And you thought Coloradans just used emoluments to deal with the harsh, dry weather. In an attempt to keep things constitutional, Congress on Wednesday cut the pay — and emoluments, or compensation and perquisites — for the secretary of the interior back to the 2005 level so presumptive nominee Sen. Ken Salazar won’t run afoul of an obscure constitutional provision. Article I, Section 6 of the U.S. Constitution forbids a member of Congress from taking a federal job after having voted to increase the job’s pay, so Congress routinely bumps back the pay.
Here’s the clause:
No Senator or Representative shall, during the Time for which he was elected, be appointed to any civil Office under the Authority of the United States which shall have been created, or the Emoluments whereof shall have been increased during such time; and no Person holding any Office under the United States, shall be a Member of either House during his Continuance in Office.
In Salazar’s case, a resolution cuts his Cabinet compensation back from $191,300 to $180,100, the salary in effect before he took office. Congress passed a similar maneuver for the next secretary of state, so Sen. Hillary Clinton won’t receive the current Cabinet pay but has to settle for the $186,600 salary in effect when she began her current term.
It’s known as the “Saxbe fix,” after Nixon-era Attorney General William Saxbe, who had previously represented Ohio in the Senate. When Congress cut Saxbe’s pay, some cried foul over the constitutional sidestep, including Sen. Robert Byrd and New York Times columnist Anthony Lewis, both of whom are cited in this DailyKos diary. Because President Nixon appointed Saxbe after the Saturday Night Massacre, Lewis raised questions about the fix that haven’t been asked lately:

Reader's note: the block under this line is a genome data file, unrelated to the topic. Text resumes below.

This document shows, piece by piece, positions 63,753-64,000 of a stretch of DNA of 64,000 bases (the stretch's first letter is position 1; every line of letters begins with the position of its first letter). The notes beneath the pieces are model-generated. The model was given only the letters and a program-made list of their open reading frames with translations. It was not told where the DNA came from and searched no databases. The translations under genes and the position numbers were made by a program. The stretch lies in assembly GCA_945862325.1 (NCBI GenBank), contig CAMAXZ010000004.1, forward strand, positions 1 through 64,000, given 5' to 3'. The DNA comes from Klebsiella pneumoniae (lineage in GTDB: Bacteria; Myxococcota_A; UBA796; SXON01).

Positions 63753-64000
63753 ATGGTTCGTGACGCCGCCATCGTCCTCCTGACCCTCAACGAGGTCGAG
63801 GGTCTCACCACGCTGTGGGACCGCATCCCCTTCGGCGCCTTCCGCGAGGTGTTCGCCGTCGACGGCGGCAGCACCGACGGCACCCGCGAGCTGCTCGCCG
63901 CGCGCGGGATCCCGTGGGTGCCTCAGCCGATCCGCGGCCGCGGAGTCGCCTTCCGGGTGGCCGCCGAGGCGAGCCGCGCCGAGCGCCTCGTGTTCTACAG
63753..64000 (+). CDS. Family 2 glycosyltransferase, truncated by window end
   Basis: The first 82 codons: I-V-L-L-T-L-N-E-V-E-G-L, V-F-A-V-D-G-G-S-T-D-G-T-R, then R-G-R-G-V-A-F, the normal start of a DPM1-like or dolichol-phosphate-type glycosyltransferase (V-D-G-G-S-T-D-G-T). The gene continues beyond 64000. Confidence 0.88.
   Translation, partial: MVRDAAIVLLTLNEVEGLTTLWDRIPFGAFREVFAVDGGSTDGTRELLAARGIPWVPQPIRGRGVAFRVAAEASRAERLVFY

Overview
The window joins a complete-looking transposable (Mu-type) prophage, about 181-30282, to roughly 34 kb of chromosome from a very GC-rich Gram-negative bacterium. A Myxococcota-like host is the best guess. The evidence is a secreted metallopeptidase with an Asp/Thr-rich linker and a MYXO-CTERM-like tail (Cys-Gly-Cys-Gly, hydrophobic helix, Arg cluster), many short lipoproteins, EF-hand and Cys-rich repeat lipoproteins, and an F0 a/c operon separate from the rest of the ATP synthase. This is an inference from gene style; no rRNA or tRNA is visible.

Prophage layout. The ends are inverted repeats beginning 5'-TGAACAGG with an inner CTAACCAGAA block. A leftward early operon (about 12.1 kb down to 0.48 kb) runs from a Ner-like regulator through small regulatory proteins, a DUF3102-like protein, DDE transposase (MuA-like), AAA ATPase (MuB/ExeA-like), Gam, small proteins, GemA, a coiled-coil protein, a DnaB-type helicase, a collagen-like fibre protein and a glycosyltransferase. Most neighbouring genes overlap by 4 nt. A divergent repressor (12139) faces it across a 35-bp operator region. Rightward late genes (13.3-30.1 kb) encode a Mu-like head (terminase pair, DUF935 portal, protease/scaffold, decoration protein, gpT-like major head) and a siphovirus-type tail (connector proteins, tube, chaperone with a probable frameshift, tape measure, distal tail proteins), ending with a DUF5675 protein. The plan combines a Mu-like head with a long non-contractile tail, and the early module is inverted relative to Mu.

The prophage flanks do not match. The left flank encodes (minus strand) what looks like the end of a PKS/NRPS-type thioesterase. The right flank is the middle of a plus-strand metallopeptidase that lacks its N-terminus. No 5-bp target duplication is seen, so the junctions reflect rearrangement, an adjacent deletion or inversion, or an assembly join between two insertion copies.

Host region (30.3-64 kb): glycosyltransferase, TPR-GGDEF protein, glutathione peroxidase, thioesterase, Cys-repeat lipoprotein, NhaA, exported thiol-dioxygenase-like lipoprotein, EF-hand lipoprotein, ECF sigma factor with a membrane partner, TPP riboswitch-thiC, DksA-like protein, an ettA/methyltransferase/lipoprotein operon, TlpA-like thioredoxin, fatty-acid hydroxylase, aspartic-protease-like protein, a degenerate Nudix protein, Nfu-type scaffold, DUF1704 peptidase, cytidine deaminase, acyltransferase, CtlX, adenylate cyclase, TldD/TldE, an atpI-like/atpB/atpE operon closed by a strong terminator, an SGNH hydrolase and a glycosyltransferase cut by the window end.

The Saxbe question is especially interesting in one respect: for what it says about attitudes toward law and the Constitution. President Nixon has made a great point of saying that he believes in “strict construction” of the Constitution. But here he is trying to read the document in a way that avoids its plain meaning.
No one has challenged the Saxbe fix, which also got a workout during the Clinton administration when Sen. Lloyd Bentsen had to take a massive pay cut from his fellow Cabinet members to serve as treasury secretary, but some constitutional particularists wonder whether it’s strictly legal.
Square State’s Aaron Silverstein takes a pragmatic view: “Who knows? Maybe it’s legal,” he observes and then goes on to ponder: “It must be strange to hope your colleagues will quickly grant you a pay cut, and that nobody outside the room will try to fight it.”